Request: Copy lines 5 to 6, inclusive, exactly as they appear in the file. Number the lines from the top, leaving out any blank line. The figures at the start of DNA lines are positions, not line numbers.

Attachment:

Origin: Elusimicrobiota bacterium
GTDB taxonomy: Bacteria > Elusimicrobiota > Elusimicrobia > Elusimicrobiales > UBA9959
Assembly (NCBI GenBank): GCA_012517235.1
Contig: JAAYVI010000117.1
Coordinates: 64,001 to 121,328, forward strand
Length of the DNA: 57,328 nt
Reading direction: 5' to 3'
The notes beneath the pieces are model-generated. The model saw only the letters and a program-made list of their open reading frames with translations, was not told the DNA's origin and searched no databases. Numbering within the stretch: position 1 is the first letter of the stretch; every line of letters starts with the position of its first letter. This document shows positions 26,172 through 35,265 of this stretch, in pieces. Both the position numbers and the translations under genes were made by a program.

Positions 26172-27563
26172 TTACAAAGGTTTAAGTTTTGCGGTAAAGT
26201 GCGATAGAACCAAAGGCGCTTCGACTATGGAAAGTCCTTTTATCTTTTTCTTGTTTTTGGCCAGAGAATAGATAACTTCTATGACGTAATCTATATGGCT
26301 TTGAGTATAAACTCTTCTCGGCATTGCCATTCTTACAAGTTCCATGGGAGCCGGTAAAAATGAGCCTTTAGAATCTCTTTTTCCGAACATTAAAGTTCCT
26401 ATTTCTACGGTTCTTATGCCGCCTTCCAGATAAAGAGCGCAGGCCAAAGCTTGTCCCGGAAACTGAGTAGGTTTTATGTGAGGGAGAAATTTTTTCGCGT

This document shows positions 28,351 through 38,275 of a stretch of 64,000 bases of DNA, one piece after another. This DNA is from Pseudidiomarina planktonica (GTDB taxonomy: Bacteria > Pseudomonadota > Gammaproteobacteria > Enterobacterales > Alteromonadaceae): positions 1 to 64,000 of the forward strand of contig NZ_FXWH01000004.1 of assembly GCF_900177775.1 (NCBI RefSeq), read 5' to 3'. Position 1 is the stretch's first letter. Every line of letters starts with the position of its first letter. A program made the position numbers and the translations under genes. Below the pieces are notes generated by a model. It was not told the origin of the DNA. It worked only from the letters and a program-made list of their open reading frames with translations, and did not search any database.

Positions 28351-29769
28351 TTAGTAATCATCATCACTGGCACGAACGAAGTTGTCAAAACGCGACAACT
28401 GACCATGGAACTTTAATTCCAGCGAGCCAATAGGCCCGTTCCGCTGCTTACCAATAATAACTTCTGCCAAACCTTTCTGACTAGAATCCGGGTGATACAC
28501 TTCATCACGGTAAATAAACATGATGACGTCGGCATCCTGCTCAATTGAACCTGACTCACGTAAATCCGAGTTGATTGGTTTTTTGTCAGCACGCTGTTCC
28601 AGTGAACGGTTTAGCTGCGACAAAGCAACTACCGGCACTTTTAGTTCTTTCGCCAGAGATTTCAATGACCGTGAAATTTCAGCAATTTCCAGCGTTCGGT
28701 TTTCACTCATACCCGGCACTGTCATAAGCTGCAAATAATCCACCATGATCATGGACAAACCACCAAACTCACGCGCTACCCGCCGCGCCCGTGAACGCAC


Coordinates: 64,001 to 121,328, forward strand
Length of the DNA: 57,328 nt